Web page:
Scholars tell us that at the time of Jesus there were a number of wandering philosophers - a group known as the Cynics. The nearest equivilent to the Cynics that we might have encountered would be 'hippies' or 'anarchists'. The Cynics were wandering preachers, influenced by Greek thought, who lived on the edge of society. They tried to encourage people to give up entirely on materialism and government as a way of living. They habitually carried a bag and a staff (which they would sometimes beat people with!) and a bag, but they wore no sandals.
Jesus, on the other hand, specifically says that his disciples may carry a staff, but no bag...and that they should wear sandals. Jesus is perhaps making sure that his disciples, as they wander from town to town, won't merely be dismissed as some of 'those odd Cynics'. He wants people to recognise his disciples as something different, something new, something special.
The question for us is how are we to be recognised as God's people when we leave this place today? That's fairly easy for me. I wear this clerical collar-thing...which some of you insist on calling my 'dog-collar'! I wear it so that the people of this area will see that they have a priest living among them...unlike most of the other professions. I wonder whether you've ever noticed that priests are often the only professionals who still live among the people they serve. Teachers, bank managers, solicitors, the police, even many local shop-keepers - many of them do not live in the places that they work. Their interaction with their community is purely professional...not personal. The church strives to be different. We strive to keep our priests in their communities...as recognisable, real signs of the Kingdom of God among those communities.
But what about those of us who don't wear 'dog-collars'? What about me, when I don't wear my collar? Some people choose to wear a lapel badge...perhaps a cross, or a fish symbol. Some people wear tee-shirts, like the one that my daughter sometimes wears, with thought-provoking slogans like "Who would Jesus bomb?". Some people have a fish-symbol, or cross, on the back of their car...though I'm always a bit dubious about that. I find that other car drivers are often so impatient that they will curse all Christians everywhere if I am simply driving at the speed limit! I dread to think what they would say about Christians if I make a mistake, or accidentally cut someone up!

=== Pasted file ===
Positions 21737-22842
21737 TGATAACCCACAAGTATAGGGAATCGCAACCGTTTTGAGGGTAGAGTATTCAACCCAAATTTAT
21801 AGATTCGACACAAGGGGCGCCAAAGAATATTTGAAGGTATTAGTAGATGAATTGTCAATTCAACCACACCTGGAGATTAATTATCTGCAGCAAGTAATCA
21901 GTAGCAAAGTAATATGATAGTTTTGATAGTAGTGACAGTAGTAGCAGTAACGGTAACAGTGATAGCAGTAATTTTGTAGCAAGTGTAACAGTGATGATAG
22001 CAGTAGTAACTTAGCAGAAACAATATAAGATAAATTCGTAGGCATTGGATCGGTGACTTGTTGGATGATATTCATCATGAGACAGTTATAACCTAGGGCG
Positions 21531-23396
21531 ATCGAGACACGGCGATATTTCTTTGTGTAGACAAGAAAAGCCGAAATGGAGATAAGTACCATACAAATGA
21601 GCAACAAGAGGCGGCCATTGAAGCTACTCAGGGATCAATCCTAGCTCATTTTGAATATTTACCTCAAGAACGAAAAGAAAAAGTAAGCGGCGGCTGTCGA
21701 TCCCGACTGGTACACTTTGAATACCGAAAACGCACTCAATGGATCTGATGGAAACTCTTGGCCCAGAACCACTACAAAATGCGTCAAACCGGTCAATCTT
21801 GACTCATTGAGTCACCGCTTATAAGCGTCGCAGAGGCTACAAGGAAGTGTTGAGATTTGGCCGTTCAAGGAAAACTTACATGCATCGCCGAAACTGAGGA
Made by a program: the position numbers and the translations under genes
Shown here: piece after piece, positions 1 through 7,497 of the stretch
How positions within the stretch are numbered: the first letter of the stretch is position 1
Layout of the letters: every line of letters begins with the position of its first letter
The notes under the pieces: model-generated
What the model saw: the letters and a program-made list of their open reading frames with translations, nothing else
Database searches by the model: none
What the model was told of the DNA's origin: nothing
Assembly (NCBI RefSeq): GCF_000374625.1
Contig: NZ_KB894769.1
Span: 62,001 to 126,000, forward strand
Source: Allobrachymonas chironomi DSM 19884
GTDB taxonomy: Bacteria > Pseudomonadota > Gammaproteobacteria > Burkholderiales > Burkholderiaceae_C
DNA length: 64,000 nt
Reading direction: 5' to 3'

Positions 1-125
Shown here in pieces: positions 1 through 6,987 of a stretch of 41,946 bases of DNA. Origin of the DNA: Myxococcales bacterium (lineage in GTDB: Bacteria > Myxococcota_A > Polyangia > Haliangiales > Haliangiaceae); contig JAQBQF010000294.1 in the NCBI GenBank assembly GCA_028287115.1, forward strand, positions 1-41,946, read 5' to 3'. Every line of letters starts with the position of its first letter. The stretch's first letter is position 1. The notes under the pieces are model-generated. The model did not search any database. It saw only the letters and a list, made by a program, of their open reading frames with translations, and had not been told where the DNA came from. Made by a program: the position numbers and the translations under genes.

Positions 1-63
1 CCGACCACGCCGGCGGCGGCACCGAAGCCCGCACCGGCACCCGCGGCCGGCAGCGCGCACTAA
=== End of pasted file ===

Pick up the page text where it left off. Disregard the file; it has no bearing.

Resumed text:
But fish-signs and crosses are all external signs. There are other ways, even more important ways, that we can be recognisable as the people of God in our own community, or workplace. Those ways come down to the way we interact with other people...and the ways that we behave. The challenge for each of us to live, and act, and talk in ways that mark us out as different from other people. We are people who, as we say on our new website, 'have discovered that a spiritual life is a better life'. People around us may begin to think about spiritual things too, when they observe us living in spiritual ways.
Sometimes that might mean that we actively refuse to collude with the world's ways of doing things. It might mean that when we are out for a drink with our non-spiritual friends, we move more quickly than them from the alcoholic drinks to the soft ones...so that we maintain our control of our words and actions. It might mean that when our less-spiritual friends start to bitch about their workmates or neighbours, that we refuse to collude in 'character assassination'. Perhaps we might interject a little thought into such conversations? We might say something like "I wonder what so-and-so is going through to make them act like that".
Perhaps when people around us are moaning about the crime on our streets, we might say something like "Yes, but isn't it amazing how we only hear about the bad stuff...actually, for most people, life goes well and God is good". Perhaps when people moan about immigrants coming to steal our jobs, we might say "I wonder how I would feel if I was living in poverty or war...perhaps I would want to seek a better life elsewhere". You see, our task as disciples of Jesus is to be 'salt and light'. Our task is to bring healing to the world, and to to fight evil, cynicism, hatred and negativity where-ever we find it.
Jesus gave his first disciples the authority over evil spirits. I don't know what you believe about evil spirits themselves...I tend to think of them as a metaphor for human evil. But clearly, Jesus gives us the authority, and the power, to undermine evil wherever we encounter it. He calls us preach good news. He calls us to bring healing by our words and by our actions. He calls us to speak of a God who is Lord of a Postive Kingdom.
So, my prayer for each of us today is that as we breathe in the power of God through the rest of this service, we might prepare ourselves to breath God out to our communities, our neighbours, our friends, our work-mates and our families. In, out, in, out.
May you know the power of the Positive Kingdom in every part of your life. May you know the joy of undermining evil whenever you encounter it. May you know the privilege of being sent by Jesus to be salt and light to the world around you. Amen.